So how do they get here? From a variety of ways, but perhaps most famously via ships’ ballast dumping. Ballast is simply material used by ships to control and maintain buoyancy and stability. Typically this is water, pumped into ballast tanks from the port the ship is sitting in at the time. This ballast water gets pumped in or out depending on the weight of the cargo on this ship, and so you can imagine how water could be transferred across whole oceans, bringing with it any species that happened to get sucked in to the ballast tank. This is a major source of marine invaders – including the now infamous zebra mussel, Dreissena polymorpha, which has become especially problematic throughout fresh waters of the Mississippi River, the Great Lakes, and the east coast. However, invasives can also come from aquaculture gear and species – especially as native species are fished out and replaced with non-natives to keep up food production. In addition to these non-native species used in aquaculture, other species hitch rides on them.
How Ship's Ballast works
However, as you can see above, it is possible that all invasive species are not created equal – that is, maybe not all invasives are so bad. Green fleece, known as Codium fragile, has been introduced to the east coast of America for decades. Originating from Japan, it has typically viewed as bad – it is a buoyant species which needs hard substrates to attach, including living shellfish. It got the nickname “oyster thief” since it would attach to oyster shells, and whenever a storm or strong current event occurred, the buoyant macroalgae would be swept away, dislodging oysters and taking them away from reefs and culture sites. It is clear why this is considered a problematic species.
And yet, some recent research has shown that maybe Codium isn’t all that bad. Research which I have participated in has demonstrated that Codium may act as a viable alternative habitat for native bay scallops. Why? Bay scallops have evolved a strong association with seagrasses, and the Codium canopy likely provides the same upright structure to scallops. We observe scallops frequently in association with Codium in Long Island bays, and a study conducted showed that survival of free-released and tethered scallops was the same in eelgrass and Codium, suggesting that the invader offers a similar predation refuge. This was published last year in Marine Biology (See Carroll et al, 2010, below).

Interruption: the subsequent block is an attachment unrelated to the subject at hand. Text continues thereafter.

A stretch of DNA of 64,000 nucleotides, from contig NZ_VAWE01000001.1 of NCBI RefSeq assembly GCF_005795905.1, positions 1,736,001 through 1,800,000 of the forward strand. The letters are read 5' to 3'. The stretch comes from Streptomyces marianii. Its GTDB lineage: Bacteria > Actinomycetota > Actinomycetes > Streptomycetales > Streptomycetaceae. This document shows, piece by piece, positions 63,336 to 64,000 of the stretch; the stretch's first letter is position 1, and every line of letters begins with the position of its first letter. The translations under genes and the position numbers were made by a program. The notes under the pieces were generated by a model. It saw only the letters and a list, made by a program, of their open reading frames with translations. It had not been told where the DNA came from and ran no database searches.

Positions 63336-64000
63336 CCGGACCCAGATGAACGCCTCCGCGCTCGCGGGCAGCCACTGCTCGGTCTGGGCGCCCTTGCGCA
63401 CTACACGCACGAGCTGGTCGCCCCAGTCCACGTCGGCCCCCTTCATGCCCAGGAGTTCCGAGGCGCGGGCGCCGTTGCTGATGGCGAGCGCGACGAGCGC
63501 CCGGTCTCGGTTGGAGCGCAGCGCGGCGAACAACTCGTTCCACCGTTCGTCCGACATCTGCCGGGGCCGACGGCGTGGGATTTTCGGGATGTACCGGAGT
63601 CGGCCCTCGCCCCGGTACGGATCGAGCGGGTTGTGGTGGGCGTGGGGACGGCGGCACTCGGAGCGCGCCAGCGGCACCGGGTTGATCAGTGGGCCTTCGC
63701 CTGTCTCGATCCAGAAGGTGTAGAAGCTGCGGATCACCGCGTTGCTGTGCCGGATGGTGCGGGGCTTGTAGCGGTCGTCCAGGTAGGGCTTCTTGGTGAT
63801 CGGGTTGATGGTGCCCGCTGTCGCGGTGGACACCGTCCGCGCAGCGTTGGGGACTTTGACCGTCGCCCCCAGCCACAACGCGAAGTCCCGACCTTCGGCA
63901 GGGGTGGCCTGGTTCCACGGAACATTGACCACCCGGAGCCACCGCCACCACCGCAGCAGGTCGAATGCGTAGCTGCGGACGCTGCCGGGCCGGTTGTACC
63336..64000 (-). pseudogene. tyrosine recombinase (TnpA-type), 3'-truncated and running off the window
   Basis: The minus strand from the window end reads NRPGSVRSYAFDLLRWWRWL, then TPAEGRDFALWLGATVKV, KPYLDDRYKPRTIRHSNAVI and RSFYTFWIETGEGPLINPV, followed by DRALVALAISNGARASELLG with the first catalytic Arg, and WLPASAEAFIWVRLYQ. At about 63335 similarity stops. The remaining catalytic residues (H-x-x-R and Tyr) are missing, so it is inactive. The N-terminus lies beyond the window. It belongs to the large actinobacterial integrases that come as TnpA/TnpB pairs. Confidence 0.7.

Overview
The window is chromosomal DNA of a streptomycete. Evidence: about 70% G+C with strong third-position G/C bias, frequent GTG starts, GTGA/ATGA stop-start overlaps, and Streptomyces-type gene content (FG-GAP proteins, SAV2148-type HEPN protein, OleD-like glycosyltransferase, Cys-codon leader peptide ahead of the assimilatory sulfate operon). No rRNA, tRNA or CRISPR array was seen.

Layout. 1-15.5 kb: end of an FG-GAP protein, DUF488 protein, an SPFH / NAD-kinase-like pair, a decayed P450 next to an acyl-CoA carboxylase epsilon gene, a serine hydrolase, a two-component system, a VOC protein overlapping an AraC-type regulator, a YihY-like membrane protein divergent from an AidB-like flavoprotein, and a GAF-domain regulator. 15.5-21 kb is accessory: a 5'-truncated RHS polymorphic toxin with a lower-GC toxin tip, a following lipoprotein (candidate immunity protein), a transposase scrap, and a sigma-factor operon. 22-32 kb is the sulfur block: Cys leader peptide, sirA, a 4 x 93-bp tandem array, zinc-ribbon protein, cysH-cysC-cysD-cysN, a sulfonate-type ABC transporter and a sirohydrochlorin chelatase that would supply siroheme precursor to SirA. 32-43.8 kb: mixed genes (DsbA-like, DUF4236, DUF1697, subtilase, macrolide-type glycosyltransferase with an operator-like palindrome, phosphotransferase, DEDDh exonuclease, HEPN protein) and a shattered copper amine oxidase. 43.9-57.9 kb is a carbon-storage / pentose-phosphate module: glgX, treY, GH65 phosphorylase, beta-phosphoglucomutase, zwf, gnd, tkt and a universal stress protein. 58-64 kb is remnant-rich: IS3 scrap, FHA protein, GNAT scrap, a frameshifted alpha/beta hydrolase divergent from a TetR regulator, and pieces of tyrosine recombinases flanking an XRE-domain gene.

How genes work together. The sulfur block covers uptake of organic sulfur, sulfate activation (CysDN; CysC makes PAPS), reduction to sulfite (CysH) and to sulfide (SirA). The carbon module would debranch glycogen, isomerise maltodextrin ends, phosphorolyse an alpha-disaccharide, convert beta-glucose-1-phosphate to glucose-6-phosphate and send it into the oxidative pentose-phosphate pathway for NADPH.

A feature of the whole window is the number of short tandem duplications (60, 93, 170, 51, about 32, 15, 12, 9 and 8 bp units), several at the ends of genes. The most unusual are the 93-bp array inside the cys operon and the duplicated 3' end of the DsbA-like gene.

From Carroll et al 2010
In addition, I have taken the research further. The aforementioned paper talked about survival on a relatively short time span – 1 week. In order to examine the longer term effects on growth I conducted a caged field experiment the past two summers at 2 field sites with eelgrass, Codium, and unvegetated sediments in close proximity to each other. The general findings have been that scallops in Codium grow at rates similar to scallops in eelgrass, however, there are site-specific differences. There are also no differences in mortality between the habitats – suggesting that dense stands of Codium aren’t having as detrimental impact of low dissolved oxygen as I originally thought. This work isn’t published yet, as I am working on a method to find the stoichiometry of the tissues, but some of the results are in the presentation I gave at CERF 2009 here: Thursday_SCI-045_1115_J.Carroll
Moon snail crawling over Codium
However, I am not the only one who sees “positive” impacts of Codium. In the most recent issue of Marine Ecology Progress Series, a team of Canadian researchers, led by Annick Drouin, higher abundance and diversity of the faunal community in eelgrass meadows invaded by Codium fragile. Using a variety of sampling methods and field manipulations, the team demonstrated higher abundance and diversity of invertebrate organisms on Codium, and in eelgrass meadows invaded by Codium, than those without Codium. The pattern of fish abundance and diversity was not different – likely because they are highly mobile and can move easily between structured habitats. It is likely that Codium just generates MORE habitat, as it is branching and canopy forming. The important thing here is the ecological implication – the lack of a negative effect on native species by the presence of this “invader.” Perhaps Codium might not be so bad after all, especially as eelgrass is declining in many regions.
Figure from Drouin et al 2011
It is possible, then that “invasive” vegetation species in the marine environment may not always be bad. In many cases, invasives may be beneficial. Numerous studies (including the ones above with Codium) have demonstrated a positive effect of invasive algal species on native fauna. Typically, the vegetation is habitat forming, and invades areas where native habitat forming vegetation has already been lost. In essence, it is replacing a lost habitat, and creating a new habitat which is functionally similar to the species which declined/disappeared. That being said, invasive algal species can be detrimental to native macrophytes through competition. However, the benefit is in enhancing native fauna, which has potential fisheries ramifications. This requires further investigation, but it is entirely possible that non-native macroalgal species might have a positive effect on a number of native fauna.